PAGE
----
Further to our communication dated 7 September 1992 concerning the two condemned Bahá’í prisoners in Iran, Messrs. Bihnám Mítháqí and Kayván Khalajábádí, the Bahá’ís in Iran have reported that the relatives of these two prisoners have submitted their complaints against the death sentences in writing to the Iranian Supreme Court, the Public Prosecutor’s Office and to the Office of General Investigation.…
Both men were arrested by the Islamic Revolutionary Committee of Rajá‘í on 29 April 1989 in Gohardasht and were held at Gohardasht Prison for a period of time. Later they were transferred to Evin Prison.
Their first trial took place at Branch Number 1 of the Office of the Islamic Revolutionary Court in Karaj and, according to Court Order Number 1/209/78 dated 19 June 1989, they were sentenced to eight years’ correctional imprisonment on the charge of “Spying activities of the Espionage Sect of Bahá’ísm.” The sentences were effective as of 19 June 1989. Both prisoners appealed their sentences under File Number 13815/68 V-1.
Following the appeal of the above sentences, a second verdict was issued on 12 May 1990 at Branch Number 4 of the Islamic Revolutionary Court of Tehran, at Evin, in which they are accused of “Administrative activities within the Bahá’ísm Group.” Both were sentenced to three years’ imprisonment effective as of 12 May 1990, plus 50 lashes. Both prisoners protested against this sentence as well and appealed it.
A third sentence was issued on 30 April 1991 by Branch Number 3 of the Revolutionary Court which stated the following: “On the charges of involvement in administrative activities of Zionist Bahá’ísm and continued spying activities for the Espionage Sect of Bahá’ísm, and spying for the Zionist Regime of Iraq, and for the usurping Regime of Israel, the accused are sentenced to death.” Both prisoners again protested against and appealed their sentences.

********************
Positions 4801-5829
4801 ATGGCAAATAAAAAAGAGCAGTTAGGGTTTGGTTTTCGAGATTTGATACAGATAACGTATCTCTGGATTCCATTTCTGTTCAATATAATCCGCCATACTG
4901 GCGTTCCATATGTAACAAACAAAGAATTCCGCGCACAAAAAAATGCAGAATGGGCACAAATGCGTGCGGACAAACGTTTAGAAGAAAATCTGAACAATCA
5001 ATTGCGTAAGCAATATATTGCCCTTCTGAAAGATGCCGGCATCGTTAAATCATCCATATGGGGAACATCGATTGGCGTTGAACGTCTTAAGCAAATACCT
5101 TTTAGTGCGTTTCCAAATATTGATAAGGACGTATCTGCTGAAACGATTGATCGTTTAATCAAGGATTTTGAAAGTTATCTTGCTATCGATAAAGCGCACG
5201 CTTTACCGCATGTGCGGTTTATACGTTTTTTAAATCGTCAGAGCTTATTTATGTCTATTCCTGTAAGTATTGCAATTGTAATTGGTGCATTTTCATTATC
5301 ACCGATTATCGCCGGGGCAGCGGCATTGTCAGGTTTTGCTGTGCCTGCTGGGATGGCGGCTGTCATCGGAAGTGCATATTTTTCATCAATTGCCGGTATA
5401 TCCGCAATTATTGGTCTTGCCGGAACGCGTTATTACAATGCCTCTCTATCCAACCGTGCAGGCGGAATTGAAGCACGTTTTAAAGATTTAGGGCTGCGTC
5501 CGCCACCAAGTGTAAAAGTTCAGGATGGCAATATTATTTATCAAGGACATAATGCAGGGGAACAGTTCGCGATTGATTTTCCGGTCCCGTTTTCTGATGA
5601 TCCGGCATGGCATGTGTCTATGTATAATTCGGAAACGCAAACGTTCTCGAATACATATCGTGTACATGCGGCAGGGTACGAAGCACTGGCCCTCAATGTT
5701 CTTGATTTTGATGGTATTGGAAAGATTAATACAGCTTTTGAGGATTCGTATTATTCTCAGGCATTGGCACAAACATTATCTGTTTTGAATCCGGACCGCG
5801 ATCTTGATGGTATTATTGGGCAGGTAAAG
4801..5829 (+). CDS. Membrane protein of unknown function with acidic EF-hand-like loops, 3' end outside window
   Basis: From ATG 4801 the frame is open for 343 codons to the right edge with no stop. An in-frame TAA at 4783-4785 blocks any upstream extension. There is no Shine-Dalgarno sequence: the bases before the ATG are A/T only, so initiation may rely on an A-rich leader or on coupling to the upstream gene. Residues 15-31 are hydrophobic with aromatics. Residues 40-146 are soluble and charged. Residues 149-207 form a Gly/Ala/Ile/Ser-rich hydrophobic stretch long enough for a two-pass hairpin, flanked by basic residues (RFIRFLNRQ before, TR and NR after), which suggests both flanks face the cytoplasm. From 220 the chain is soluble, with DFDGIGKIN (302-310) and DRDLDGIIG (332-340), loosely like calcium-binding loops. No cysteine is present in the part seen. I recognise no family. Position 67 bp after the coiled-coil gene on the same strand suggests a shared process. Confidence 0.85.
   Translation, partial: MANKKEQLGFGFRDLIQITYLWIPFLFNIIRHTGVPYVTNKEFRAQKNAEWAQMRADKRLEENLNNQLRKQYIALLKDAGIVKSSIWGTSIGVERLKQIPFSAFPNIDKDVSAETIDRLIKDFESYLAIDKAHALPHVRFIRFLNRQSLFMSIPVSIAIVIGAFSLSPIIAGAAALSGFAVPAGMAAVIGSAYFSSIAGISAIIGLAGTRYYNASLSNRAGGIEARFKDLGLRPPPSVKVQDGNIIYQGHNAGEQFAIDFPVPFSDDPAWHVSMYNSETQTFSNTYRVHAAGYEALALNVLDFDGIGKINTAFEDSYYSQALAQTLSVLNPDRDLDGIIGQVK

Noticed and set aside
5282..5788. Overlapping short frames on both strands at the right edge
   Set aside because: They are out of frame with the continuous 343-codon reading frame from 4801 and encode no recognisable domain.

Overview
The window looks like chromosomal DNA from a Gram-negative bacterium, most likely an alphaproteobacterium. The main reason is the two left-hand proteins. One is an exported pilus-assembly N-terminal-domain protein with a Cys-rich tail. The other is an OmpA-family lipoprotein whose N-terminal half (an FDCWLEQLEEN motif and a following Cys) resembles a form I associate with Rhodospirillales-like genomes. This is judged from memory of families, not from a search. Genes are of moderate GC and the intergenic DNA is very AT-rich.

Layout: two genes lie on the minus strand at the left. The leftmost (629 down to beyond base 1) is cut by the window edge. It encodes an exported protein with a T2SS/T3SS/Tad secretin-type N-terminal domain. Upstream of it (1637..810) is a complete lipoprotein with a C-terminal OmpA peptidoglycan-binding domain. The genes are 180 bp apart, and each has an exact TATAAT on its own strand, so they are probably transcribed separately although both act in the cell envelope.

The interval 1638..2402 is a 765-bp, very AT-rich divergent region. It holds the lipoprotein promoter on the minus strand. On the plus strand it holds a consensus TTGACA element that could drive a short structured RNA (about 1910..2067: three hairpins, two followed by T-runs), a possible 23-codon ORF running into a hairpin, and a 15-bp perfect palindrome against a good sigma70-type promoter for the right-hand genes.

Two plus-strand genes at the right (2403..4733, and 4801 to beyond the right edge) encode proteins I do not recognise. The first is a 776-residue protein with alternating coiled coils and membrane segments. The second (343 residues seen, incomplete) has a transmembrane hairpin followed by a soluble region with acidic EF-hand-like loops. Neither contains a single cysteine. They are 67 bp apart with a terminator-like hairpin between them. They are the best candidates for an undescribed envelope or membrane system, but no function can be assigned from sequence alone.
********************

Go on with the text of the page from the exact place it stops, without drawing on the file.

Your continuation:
On 29 October 1991, the Iranian authorities orally informed Messrs. Mítháqí and Khalajábádí of their right to hire a lawyer. After necessary investigations, two Muslim lawyers were requested to take on their cases. One of them visited the Office of the Revolutionary Court in order to file, as is customary, in the presence of the accused, a letter of appointment to act as their lawyer, but he was threatened by the officials of that Office who warned him about the consequences of his involvement in these cases. Hence, on returning from that Office he refused to accept the position. The second lawyer, being aware of the situation, refused to even visit the Office of the Revolutionary Court to file the appointment letter. All of this took place prior to Mr. Galindo Pohl’s arrival in Iran.
On 24 August 1992, another sentence was issued by Branch Number 2 of the Revolutionary Court in Tehran, which was conveyed to the prisoners by Branch Number 6, Department of Law Enforcement of the Revolutionary Court of Tehran, under Reference Number 2149/J-A. The text of this sentence states the following: “On the charges of membership in the administration of Zionist Bahá’ísm and continued activities for the realization of its goals and also for spying for the regime occupying Jerusalem, in accordance with the verse number 38 of the Súrih of Má‘idih of the Holy Qur’án, and Article Number 198 of the Islamic Penal Code, they are sentenced to death.” (File Number 15733/68/B/2/1) After orally conveying the sentence to the prisoners, the authorities informed them that they should prepare themselves for their execution. Both prisoners again protested against this verdict.
When the prisoners protested against their sentences orally and demanded to have something in writing, the law enforcement officer copied by hand on a letterhead of the Prosecutor of the Islamic Revolution what appeared to be the text of the original verdict, but without any signature. He then instructed the prisoners to sign that copy which would be used by him as evidence that the Court sentence was communicated to them. At the same time, he informed the prisoners that in case they wished to appeal their sentences, they could do so on the same piece of paper. This the prisoners have done. However, the original verdict, which was in the possession of the officer, was not shown to the prisoners at all.
The friends in Iran commented that the above-mentioned method of repeated appeals is quite unusual as normally after a second appeal, the Court sentences are carried out without any possibility of further appeal and that the cases of these two prisoners are, therefore, quite unprecedented.